“No matter how embarrassed I feel as she sips”

Autobiographical Spoken Word Poetry as Feminist Activism

 

In 2018, poet and literary critic Rebecca Watts launched a fierce diatribe in PN Review against “the rise of a cohort of young female poets who are currently being lauded by the poetic establishment for their ‘honesty’ and ‘accessibility’”, which she considered “buzzwords for the open denigration of intellectual engagement and rejection of craft that characterises their work” (Watts). Among the poets she explicitly mentions are Instapoetry star Rupi Kaur and Spoken-Word poet Hollie McNish.

McNish, who is currently on tour performing poems from her latest collection Slug, has made a name for herself in the British spoken word scene as a poet who addresses themes such as sexuality and motherhood from an overtly feminist perspective. Her work and career are of great interest in my 5- year project “Poetry Off the Page” (ERC/FWF), which examines the significance of poetry performance to recent British and Irish literary history. Rather than reflect on the “literary” quality of McNish’s work, I would here like to point to the cultural work of her spoken word performance. For this purpose, I will introduce McNish’s poem “Embarrassed” (2013), which addresses the social and emotional perils of breast-feeding babies in public:

What interests me about McNish’s performance, to put it in a nutshell, is the way it is framed autobiographically and draws on an “aesthetics of sincerity” that is typical of spoken word poetry. Underneath the YouTube video, McNish notes,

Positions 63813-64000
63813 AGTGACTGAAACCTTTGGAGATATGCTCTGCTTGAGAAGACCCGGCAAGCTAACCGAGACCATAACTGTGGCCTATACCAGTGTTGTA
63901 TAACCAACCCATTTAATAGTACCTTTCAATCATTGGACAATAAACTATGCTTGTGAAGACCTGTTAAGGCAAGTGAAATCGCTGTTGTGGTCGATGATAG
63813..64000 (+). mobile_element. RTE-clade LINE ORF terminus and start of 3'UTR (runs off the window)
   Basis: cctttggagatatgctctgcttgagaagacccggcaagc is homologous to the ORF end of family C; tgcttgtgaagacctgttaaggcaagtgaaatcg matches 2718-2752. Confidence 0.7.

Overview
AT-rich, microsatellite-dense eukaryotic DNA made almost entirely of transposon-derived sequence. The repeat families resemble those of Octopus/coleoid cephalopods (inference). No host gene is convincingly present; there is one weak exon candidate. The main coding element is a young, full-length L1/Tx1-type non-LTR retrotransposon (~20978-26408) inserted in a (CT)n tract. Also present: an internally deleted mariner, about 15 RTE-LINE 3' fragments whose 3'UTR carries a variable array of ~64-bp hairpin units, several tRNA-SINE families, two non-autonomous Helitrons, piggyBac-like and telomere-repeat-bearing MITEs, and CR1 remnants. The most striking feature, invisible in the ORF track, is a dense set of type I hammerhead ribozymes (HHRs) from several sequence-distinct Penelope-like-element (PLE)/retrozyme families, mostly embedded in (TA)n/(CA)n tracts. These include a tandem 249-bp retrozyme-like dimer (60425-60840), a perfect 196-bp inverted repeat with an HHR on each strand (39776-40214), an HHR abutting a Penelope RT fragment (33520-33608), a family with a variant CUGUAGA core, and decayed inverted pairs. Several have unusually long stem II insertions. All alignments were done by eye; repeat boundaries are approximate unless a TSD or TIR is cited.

I wrote this poem in a public toilet after my 6 month old baby fell asleep. I was in town on my own a lot with her and the first time I fed her someone commented that I should stay home. … I was embarrassed and for 6 months took her into toilets when I was alone without the support of boyfriend, friends, mum etc. I hate that I did that but I was nervous, tired and felt awkward.”

She thus frames the poem as a direct reflection of her personal experience, an idea that is reinforced by the accessible idiom of her poem and by her conversational performance style: McNish looks straight into the camera rather than reading from a book, as though she were spontaneously telling her audience a story. The authenticity effect thus produced serves, in “Embarrassed”, to render McNish’s poem an embodied feminist critique of dominant attitudes towards public breast-feeding in the UK: It amounts to a performative counter discourse. Re-claiming the visibility that she was denied as a young mother in public, McNish uses her personal experience as a launch pad for a feminist critique of a systemic social injustice.

As such, McNish’s autobiographical video performance can be understood as a manifestation of the so-called fourth wave of feminism that relies on the affordances of digital technologies and the internet. The popularity of “Embarrassed” points to its role in forming a counter-public: On YouTube, “Embarrassed” has garnered almost 1.5 million views and provoked more than 2000 comments to date. Viewers write about how much McNish’s performance has moved them, they express surprise, often they confirm McNish’s experiences, they thank her for speaking out about them, and share their own personal stories. McNish’s video thus demonstrates how autobiographical spoken-word performance can function to draw attention, and establish a counter-discourse, to gendered forms of discrimination.

 

 

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